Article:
Some solutions are all SSD while others are hybrid with both SSD and HDDs. Keep IOP performance in proper context including latency.

Both (hybrid)

Best of both worlds, leverage tiered storage. Use server side for read cache and storage for shared writes.

May not be applicable to all environments. Interoperability of various software for caching and tiering.

Good fit for when there are some servers with high locality of reference and others that can leverage shared.

Look for solutions that also provide software integration with server side caching and tiering.

Some additional characteristics to consider when deciding what to use when or where:

PCIe Target

PCIe Cache

Arrays and Appliances

 

SSD drive

Attribute

Improve locality of reference, eliminate need for external storage, keeping IOs close to the application,. Extra measures for resiliency needed for HA, BC, or DR.

Improve locality of reference keeping IOs local and close to the application. Complements existing SAN or NAS or DAS storage.

Shared benefit, leverage HA and RAS, some are known entity vs. others that are startups. Some have snapshot, replication, tiering, thin provision, dedupe. Some are new others are legacy, some are all SSD and others are hybrid (HDD and SSD).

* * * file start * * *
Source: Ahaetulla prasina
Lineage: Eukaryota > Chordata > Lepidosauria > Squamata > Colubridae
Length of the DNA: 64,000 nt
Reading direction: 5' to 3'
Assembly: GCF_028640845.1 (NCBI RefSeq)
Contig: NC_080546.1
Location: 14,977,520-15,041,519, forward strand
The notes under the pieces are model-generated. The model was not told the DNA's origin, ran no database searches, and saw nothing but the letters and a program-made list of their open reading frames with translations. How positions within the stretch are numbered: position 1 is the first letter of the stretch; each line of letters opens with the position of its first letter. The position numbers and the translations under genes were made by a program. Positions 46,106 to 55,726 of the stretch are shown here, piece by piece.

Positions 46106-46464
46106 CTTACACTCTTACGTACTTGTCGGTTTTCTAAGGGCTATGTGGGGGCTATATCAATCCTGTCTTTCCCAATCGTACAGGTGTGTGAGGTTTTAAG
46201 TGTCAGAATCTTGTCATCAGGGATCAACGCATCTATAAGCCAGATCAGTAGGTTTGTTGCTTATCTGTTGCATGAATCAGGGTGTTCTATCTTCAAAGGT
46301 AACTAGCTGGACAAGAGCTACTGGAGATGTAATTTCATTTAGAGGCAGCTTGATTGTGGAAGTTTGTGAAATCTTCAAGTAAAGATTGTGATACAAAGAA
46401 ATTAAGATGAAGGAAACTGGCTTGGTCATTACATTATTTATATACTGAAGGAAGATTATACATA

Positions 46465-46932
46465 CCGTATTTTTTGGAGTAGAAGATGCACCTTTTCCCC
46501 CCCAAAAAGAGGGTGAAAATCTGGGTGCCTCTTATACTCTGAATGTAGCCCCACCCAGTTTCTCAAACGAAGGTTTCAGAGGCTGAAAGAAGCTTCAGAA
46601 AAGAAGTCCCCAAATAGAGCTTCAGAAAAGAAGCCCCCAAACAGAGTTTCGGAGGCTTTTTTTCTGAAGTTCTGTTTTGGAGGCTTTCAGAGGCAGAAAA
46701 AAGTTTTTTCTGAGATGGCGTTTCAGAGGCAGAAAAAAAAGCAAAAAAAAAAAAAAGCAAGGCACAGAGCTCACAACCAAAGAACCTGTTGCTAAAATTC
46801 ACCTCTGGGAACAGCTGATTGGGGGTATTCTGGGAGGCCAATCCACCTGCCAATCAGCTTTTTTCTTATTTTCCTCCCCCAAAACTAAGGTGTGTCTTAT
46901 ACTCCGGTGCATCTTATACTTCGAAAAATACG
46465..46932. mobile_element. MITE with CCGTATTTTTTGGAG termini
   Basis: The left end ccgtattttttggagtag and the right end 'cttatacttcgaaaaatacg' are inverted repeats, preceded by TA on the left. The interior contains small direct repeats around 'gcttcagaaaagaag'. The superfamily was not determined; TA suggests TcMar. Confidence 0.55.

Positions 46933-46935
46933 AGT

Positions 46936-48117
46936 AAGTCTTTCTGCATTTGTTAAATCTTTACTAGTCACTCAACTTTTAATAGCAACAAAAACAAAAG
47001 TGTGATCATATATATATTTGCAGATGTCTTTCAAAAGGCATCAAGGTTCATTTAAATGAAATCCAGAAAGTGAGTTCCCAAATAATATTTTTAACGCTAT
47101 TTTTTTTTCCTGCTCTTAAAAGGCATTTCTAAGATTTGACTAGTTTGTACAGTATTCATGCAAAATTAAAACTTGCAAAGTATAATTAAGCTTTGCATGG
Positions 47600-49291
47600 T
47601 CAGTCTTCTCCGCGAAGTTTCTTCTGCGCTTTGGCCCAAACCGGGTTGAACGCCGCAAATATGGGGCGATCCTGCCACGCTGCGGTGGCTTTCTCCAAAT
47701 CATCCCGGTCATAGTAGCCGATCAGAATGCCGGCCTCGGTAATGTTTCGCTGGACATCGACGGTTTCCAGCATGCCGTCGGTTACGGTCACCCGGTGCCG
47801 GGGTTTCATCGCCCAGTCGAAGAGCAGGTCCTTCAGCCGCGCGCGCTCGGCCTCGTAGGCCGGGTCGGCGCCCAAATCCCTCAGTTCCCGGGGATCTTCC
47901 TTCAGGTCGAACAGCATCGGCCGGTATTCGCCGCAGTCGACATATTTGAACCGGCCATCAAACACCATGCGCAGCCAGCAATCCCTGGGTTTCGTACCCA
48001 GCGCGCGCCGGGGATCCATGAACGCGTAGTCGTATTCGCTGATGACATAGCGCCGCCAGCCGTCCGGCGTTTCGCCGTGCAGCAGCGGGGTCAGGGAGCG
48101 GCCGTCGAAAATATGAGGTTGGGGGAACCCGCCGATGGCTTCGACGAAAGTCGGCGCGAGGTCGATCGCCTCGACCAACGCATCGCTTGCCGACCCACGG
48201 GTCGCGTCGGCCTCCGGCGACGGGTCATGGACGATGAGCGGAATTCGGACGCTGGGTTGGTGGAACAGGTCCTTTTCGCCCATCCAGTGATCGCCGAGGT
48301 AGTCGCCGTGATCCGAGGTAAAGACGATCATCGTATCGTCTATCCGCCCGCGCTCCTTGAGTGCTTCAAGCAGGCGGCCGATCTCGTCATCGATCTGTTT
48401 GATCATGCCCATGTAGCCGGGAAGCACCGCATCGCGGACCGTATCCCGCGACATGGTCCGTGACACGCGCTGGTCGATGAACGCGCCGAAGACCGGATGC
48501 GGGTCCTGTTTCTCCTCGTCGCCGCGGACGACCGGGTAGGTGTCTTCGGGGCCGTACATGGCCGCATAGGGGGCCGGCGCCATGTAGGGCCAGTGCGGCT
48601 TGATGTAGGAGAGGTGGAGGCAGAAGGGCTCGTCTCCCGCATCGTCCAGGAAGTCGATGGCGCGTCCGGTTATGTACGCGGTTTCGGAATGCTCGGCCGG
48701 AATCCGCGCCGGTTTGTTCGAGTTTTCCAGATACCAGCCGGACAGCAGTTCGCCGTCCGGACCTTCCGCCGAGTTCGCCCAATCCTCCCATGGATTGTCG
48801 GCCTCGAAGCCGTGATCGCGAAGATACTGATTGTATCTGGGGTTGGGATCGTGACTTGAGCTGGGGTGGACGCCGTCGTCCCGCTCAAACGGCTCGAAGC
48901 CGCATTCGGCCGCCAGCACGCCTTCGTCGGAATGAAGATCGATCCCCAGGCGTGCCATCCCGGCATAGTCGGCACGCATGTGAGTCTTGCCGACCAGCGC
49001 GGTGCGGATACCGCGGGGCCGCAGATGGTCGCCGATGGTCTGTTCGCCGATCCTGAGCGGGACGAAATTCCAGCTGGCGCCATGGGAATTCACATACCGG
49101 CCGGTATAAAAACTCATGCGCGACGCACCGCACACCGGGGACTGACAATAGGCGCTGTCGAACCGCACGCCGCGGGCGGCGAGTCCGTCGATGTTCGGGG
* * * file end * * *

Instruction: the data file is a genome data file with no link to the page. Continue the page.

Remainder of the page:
Server and storage interoperable, ease of deployment, many options, volume pricing. Can be used in servers, storage systems, converged appliances.

Profile

I/O intensive, small capacity

VDI, Web, cloud, video, small DB

I/O cache friendly, large space capacity, VDI, legacy apps

Legacy app IO consolidation large storage capacity, VDI, database, cloud, web, email

Fits in HDD slot web, database, email, file serving, VDI, big data

Usage

Where IO isolated to server

Cache for external storage

Use as external cache and as storage

Use as a target or as a large cache